“We (police department) never try to fail a kid or a family,” he said, also praising HOPE Center, its Blueprint for Safety plan (a collaborative county-wide effort to address domestic violence) and local social workers. He praised, too, those gathered at South Central College for Friday’s event. “It’s the right thing to do, to get involved.”

 

A plaque honors Barb Larson, Faribault Area Chamber of Commerce and Tourism employee, who was shot to death by her ex-husband in the tourism office on December 23, 2016. Minnesota Prairie Roots file photo.

 

As I listened to the chief, to HOPE Executive Director Erica Staab-Absher, Prosecuting Attorney and HOPE Board Chair Wendy Murphy, guest speaker Scott Miller of Duluth’s Domestic Abuse Intervention Programs and audience members, I considered that we likely each brought stories of domestic abuse to the room. I expect that every one of you reading this post has, in some way, been affected by domestic violence. Directly or indirectly. For example, in December 2016, two high profile murder-suicides within weeks rocked Faribault, forever changing my southern Minnesota community. We are much more aware. People are talking. Men (and women) of Courage.

We can take our experiences and hold them or we can, as HOPE Director Staab-Absher encouraged, start having those difficult conversations to end the shame and silence of domestic violence, to show compassion to survivors and those who love them, and to hold abusers accountable. She challenged attendees to begin thinking of ways they can accomplish that.

 

Information from a previous meeting on domestic violence in my community.

 

Miller, himself a childhood victim of abuse and bullying, works in Duluth with men who batter. To end the silence. To make a difference. He offered insights on abusers, saying they see themselves as better than women—controlling a woman’s space and winning. I found that word choice, “winning,” especially unsettling. Miller also explained that an abusive personality uses whatever his victim values (ie. car, faith, family) as leverage to punish or gain submission.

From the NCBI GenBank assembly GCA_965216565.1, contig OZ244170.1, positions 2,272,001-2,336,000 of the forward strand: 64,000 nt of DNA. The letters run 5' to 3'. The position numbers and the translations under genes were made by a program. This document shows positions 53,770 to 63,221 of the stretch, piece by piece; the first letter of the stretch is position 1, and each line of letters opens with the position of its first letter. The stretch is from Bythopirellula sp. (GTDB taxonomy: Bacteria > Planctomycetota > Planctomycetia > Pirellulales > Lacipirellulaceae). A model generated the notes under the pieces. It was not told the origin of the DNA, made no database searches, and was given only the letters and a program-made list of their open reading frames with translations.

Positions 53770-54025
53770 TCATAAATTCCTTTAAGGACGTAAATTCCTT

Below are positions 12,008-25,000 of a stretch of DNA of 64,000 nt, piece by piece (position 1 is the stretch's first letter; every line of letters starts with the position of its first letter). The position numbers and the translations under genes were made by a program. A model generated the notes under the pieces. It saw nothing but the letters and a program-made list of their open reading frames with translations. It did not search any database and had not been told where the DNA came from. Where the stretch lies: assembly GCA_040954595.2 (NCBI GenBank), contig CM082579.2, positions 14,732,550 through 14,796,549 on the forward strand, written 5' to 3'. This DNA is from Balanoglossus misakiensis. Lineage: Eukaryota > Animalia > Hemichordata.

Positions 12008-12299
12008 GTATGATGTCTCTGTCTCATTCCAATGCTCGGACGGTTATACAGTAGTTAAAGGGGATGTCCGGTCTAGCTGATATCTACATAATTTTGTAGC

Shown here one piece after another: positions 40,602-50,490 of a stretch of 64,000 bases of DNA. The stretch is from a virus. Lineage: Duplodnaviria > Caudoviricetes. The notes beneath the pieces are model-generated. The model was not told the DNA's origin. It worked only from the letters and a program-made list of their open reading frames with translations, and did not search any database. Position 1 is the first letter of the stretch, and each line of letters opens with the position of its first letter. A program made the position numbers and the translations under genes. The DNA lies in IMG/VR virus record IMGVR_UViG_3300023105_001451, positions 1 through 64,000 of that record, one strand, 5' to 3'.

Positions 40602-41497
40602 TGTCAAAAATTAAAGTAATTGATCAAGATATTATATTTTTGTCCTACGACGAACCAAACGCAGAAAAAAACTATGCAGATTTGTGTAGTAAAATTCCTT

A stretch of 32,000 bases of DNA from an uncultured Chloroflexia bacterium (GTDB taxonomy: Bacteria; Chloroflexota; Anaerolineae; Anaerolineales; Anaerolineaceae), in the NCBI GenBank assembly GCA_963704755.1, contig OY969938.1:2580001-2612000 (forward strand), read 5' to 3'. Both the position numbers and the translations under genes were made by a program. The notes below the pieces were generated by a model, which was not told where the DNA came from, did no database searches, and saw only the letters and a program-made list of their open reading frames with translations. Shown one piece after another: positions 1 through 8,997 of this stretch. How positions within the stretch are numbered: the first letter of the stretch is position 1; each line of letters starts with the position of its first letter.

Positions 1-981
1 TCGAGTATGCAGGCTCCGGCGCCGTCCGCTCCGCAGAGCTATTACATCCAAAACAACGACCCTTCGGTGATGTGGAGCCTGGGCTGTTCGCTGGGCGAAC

In his work with abusers, Miller strives to listen, not to tell. To hear the men’s stories. To encourage these men to think about emotions, to express feelings, to work on changing.

 

Among the inspirational words honoring Barb Larson in a memorial mosaic at the Faribault Area Chamber of Commerce & Tourism Office. Minnesota Prairie Roots file photo.

 

As I listened to Miller and the others, I experienced a mix of emotions. Hope. Despair. Sadness. Empowerment. Anger.

In the past five years, Faribault police have responded to 630 verbal and physical domestic violence calls and 190 sexual assault calls, Police Chief Bohlen said, adding that the actual number of cases (because so many go unreported) can be conservatively doubled.

Attorney Murphy stated that getting a conviction in Rice County is “extremely hard.” I wanted to stand up and ask, “Why?” I had too many questions.
But I held my questions, choosing instead to simply listen. To a pastor, among four in attendance. He shared about a woman who called him. A woman hiding in her room, dresser shoved against the door, as her partner rushed up the stairs in pursuit of her. The pastor called the police. She was angry. At him. The pastor. He recognized the seriousness of the situation, of the need to call police to protect this woman. “Don’t call me. Call the police,” he told those attending Friday’s gathering.

Guest speaker Miller earlier brought clergy into the conversation, terming them, and not the police, as the 911 for many people. Abusers, he said, may claim to “find Jesus in prison,” then manipulate unknowing pastors. I felt gratitude in that moment for Miller bringing that component into the conversation and for the four pastors in attendance, men of faith learning and standing up and refusing to remain silent about domestic violence.

 

Photographed on the inside of a women’s bathroom stall at Lark Toys in Kellogg five years ago, this powerful message. Minnesota Prairie Roots file photo 2015.